The group that performed the stress tests state that Bank of America May Need $70 Billion.
Bank of America Corp. needs $60 billion to $70 billion of capital, according to Freidman, Billings, Ramsey Group Inc. analyst Paul Miller, who cited stress tests performed by his firm.
Bank of America should consider converting its preferred shares to common stock, including $27 billion of privately held preferred “as soon as possible,” Miller wrote in a note to clients dated today. Miller said his firm’s versions of the stress tests were “somewhat tougher” than those by U.S. regulators.
Fed Pushes Citi, BofA to Increase Capital
The Wall Street Journal is reporting Fed Pushes Citi, BofA to Increase Capital
Regulators have told Bank of America Corp. and Citigroup Inc. that the banks may need to raise more capital based on early results of the government’s so-called stress tests of lenders, according to people familiar with the situation.
Executives at both banks are objecting to the preliminary findings, which emerged from the government’s scrutiny of 19 large financial institutions. The two banks are planning to respond with detailed rebuttals, these people said, with Bank of America’s appeal expected by Tuesday.
The findings suggest that government officials are using the stress tests to send a tough message to struggling banks. Industry analysts and investors predict that some regional banks, especially those with big portfolios of commercial real-estate loans, likely fared poorly on the stress tests. Analysts consider Regions Financial Corp., Fifth Third Bancorp and Wells Fargo & Co. to be among the leading contenders for more capital. Wells Fargo declined to comment.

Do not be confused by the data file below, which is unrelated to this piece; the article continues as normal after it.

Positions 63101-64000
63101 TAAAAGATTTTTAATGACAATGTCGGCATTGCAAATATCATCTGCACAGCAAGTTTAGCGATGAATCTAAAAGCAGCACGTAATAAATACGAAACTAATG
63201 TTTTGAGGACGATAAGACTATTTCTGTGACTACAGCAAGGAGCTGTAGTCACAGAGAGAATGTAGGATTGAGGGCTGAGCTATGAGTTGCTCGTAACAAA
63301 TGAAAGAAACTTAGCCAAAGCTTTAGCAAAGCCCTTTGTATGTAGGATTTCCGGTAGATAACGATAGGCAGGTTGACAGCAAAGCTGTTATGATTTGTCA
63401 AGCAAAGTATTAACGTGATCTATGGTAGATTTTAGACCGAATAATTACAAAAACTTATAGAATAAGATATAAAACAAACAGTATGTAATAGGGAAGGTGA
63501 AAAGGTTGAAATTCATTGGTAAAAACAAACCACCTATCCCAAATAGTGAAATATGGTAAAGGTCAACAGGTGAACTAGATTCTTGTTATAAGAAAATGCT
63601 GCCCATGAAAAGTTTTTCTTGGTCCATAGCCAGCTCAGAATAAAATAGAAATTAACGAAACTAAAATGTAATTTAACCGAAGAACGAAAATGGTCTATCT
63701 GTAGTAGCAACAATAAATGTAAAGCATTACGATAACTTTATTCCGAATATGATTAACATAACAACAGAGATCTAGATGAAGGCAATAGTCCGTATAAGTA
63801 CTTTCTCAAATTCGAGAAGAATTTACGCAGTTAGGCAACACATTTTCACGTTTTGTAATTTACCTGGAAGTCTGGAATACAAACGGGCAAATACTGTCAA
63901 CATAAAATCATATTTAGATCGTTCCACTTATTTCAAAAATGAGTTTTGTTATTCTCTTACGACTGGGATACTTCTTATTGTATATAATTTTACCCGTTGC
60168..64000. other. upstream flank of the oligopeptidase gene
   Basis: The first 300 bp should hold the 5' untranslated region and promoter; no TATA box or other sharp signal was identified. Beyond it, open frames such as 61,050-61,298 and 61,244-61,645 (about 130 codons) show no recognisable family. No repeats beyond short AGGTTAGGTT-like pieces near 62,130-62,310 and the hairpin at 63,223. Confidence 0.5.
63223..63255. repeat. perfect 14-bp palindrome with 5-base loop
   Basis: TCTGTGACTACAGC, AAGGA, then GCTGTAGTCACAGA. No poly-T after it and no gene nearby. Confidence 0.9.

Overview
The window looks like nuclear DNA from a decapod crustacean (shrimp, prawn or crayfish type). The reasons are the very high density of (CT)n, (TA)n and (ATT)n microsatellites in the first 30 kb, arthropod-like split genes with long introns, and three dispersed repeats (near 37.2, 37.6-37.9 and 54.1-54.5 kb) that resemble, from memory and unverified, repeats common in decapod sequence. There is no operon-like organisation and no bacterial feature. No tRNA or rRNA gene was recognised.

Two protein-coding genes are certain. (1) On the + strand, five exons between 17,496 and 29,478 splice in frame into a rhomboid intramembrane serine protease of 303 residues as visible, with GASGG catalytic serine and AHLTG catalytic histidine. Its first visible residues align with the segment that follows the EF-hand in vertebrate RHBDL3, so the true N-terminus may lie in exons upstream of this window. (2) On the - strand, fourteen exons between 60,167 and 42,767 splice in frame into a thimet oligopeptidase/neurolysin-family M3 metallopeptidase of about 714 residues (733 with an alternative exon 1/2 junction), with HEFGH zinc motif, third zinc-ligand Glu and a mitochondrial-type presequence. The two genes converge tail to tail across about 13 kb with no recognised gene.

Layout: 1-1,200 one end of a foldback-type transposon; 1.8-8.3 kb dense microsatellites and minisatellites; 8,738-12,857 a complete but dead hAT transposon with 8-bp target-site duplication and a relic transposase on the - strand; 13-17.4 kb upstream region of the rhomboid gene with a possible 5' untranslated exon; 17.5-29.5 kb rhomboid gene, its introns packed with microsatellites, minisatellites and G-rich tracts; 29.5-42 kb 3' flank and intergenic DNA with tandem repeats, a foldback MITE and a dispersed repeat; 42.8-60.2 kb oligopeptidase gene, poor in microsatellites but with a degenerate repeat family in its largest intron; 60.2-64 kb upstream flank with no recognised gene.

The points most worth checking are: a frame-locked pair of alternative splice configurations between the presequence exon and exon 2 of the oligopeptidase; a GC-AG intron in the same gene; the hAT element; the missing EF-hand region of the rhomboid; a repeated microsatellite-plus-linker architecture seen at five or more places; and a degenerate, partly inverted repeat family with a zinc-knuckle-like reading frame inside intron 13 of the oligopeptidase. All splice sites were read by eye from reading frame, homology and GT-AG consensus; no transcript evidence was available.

If [Bank of America] is forced to bolster its capital, it could do so in one of several ways, including selling assets, selling more shares to the public or converting the government’s preferred shares into common stock. That would boost the company’s capital on paper but could also leave the U.S. government as Bank of America’s largest shareholder while diluting the value of the stock held by existing shareholders.
Some bank executives have said that even after meeting with Fed examiners on Friday, they still don’t understand details of the government’s methodology for conducting the tests.
Taxpayers To Take Yet Another Hit
Bank of America, Citigroup, Wells Fargo, and Fifth Third Bancorp all need more taxpayer handouts.
Meanwhile Geithner proclaims the vast majority of banks are “well capitalized” as if the State Banks of Podunk, Nodunk, Bodunk, Modunk, and Hodunk counterbalance the shortfalls at Bank of America, Citigroup, Wells Fargo, and Fifth Third. They don’t and it is disingenuous of Geithner to suggest so.
The most likely ways for the banks to raise capital are via dilution of Treasury owned preferred stock at taxpayer expense and via the Public Private Investment Plan (PPIP). The latter is a scam to heist taxpayers to the tune of hundreds of billions of dollars.
See Geithner’s Plan Can Succeed, Geithner’s Gift To Pimco, and Geithner’s Galling (and Dangerous) Plan For Bad Bank Assets for details on Geithner’s Heist America Plan.
Government officials stated today “that banks directed to raise more capital shouldn’t be viewed as insolvent.“
What else can it possibly mean when taxpayers have to pony up hundreds of billions of dollars every other month just to keep the banks running?
Mike “Mish” Shedlock
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